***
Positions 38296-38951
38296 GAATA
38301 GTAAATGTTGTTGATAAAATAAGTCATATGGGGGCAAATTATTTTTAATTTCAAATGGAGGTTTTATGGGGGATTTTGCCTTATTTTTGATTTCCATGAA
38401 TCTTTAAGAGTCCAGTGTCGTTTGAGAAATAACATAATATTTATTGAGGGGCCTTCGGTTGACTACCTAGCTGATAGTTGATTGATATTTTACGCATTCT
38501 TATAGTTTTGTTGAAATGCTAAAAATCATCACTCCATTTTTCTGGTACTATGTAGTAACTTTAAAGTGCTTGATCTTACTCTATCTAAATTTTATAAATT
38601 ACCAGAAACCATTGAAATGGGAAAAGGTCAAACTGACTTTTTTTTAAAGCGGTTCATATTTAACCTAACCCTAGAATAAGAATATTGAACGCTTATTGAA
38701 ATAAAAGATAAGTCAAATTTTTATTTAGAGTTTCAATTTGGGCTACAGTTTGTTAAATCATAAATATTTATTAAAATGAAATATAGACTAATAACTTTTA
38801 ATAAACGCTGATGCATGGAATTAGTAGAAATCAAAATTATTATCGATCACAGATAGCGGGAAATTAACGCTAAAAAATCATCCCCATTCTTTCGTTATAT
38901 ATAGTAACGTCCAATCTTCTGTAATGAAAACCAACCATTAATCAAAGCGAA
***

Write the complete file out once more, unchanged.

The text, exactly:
Positions 38296-38951
38296 GAATA
38301 GTAAATGTTGTTGATAAAATAAGTCATATGGGGGCAAATTATTTTTAATTTCAAATGGAGGTTTTATGGGGGATTTTGCCTTATTTTTGATTTCCATGAA
38401 TCTTTAAGAGTCCAGTGTCGTTTGAGAAATAACATAATATTTATTGAGGGGCCTTCGGTTGACTACCTAGCTGATAGTTGATTGATATTTTACGCATTCT
38501 TATAGTTTTGTTGAAATGCTAAAAATCATCACTCCATTTTTCTGGTACTATGTAGTAACTTTAAAGTGCTTGATCTTACTCTATCTAAATTTTATAAATT
38601 ACCAGAAACCATTGAAATGGGAAAAGGTCAAACTGACTTTTTTTTAAAGCGGTTCATATTTAACCTAACCCTAGAATAAGAATATTGAACGCTTATTGAA
38701 ATAAAAGATAAGTCAAATTTTTATTTAGAGTTTCAATTTGGGCTACAGTTTGTTAAATCATAAATATTTATTAAAATGAAATATAGACTAATAACTTTTA
38801 ATAAACGCTGATGCATGGAATTAGTAGAAATCAAAATTATTATCGATCACAGATAGCGGGAAATTAACGCTAAAAAATCATCCCCATTCTTTCGTTATAT
38901 ATAGTAACGTCCAATCTTCTGTAATGAAAACCAACCATTAATCAAAGCGAA